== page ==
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Part-Time Workers

Volume 404: debated on Monday 28 April 2003

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To ask the Secretary of State for the Home Department what assessment he has made of the impact of the Part-time Workers Directive on staff in his Department. [109263]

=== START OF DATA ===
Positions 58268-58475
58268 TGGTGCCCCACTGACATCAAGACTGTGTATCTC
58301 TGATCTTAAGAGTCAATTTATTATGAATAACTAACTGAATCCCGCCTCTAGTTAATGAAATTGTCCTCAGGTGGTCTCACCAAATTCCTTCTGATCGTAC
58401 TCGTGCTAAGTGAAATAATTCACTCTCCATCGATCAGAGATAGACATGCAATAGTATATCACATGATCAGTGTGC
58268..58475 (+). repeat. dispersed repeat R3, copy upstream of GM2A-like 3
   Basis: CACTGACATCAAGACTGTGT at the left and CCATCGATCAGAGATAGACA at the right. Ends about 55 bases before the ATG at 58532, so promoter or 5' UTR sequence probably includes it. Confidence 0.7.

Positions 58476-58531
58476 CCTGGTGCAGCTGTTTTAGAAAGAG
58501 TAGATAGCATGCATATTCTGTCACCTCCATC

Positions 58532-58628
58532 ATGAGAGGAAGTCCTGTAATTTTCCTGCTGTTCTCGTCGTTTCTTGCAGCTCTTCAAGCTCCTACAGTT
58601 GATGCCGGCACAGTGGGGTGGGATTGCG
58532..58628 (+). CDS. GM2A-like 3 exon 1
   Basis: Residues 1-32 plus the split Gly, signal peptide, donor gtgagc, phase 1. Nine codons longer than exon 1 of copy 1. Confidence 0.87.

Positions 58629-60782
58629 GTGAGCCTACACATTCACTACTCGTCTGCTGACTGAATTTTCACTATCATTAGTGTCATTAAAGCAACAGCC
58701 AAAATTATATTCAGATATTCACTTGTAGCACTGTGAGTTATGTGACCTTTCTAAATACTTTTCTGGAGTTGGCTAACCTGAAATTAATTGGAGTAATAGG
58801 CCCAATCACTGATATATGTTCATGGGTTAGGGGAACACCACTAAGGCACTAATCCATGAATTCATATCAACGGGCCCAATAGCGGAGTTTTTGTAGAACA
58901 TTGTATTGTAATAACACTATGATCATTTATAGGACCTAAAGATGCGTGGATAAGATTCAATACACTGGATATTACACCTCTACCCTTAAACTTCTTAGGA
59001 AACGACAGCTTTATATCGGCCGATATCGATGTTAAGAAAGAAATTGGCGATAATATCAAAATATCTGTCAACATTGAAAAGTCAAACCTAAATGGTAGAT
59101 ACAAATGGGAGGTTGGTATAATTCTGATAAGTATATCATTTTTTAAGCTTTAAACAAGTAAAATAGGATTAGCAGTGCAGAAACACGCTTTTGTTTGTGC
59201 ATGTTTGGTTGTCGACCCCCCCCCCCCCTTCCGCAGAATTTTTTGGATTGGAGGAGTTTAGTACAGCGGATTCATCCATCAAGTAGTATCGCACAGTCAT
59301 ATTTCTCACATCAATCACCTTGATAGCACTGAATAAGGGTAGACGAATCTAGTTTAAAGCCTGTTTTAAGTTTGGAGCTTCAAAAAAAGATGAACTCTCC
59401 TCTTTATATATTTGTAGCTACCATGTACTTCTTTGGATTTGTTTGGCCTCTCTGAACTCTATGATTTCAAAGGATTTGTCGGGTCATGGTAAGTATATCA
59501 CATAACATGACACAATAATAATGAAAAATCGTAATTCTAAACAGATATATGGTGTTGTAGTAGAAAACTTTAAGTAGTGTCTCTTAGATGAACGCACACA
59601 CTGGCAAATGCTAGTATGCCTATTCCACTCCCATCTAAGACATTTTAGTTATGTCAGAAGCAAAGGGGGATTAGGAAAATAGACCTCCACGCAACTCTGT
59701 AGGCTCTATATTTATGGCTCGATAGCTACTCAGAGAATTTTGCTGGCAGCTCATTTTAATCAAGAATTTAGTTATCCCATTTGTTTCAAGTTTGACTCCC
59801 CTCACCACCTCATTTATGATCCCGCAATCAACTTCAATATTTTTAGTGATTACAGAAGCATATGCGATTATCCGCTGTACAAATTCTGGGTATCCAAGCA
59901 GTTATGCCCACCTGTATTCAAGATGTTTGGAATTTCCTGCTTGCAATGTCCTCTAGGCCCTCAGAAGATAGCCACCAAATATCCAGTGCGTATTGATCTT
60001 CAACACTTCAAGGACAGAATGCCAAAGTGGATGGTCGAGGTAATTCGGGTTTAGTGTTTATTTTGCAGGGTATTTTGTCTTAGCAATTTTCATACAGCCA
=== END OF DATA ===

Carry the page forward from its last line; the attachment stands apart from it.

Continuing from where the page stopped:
The Home Office is committed to helping its staff balance their home and work life. A range of flexible and alternative working patterns, including part-time working, provides staff with the opportunities to adapt their hours to suit their commitments outside the workplace.The latest figures from the Equal pay Review 2003 show that 23 per cent. of staff in the non-Agency Home Office work part-time. Part time working in the Criminal Records Bureau and Forensic Science Service is seven per cent. and in the Prison Service averages at five per cent. The United Kingdom Passport and Records Agency has 27 per cent. of staff working part-time.The impact of the Part Time Workers (Prevention of Less Favourable Treatment) Regulations 2000 has not been assessed but many initiatives are in place to ensure that part-time staff are not treated less favourably than full time staff. Part-time staff have the same opportunities for career development, promotion and training. The great majority of posts within the Department are now advertised as open to part-time staff and the Home Office job share database was launched in September 2002 to facilitate an increase in more job share arrangements.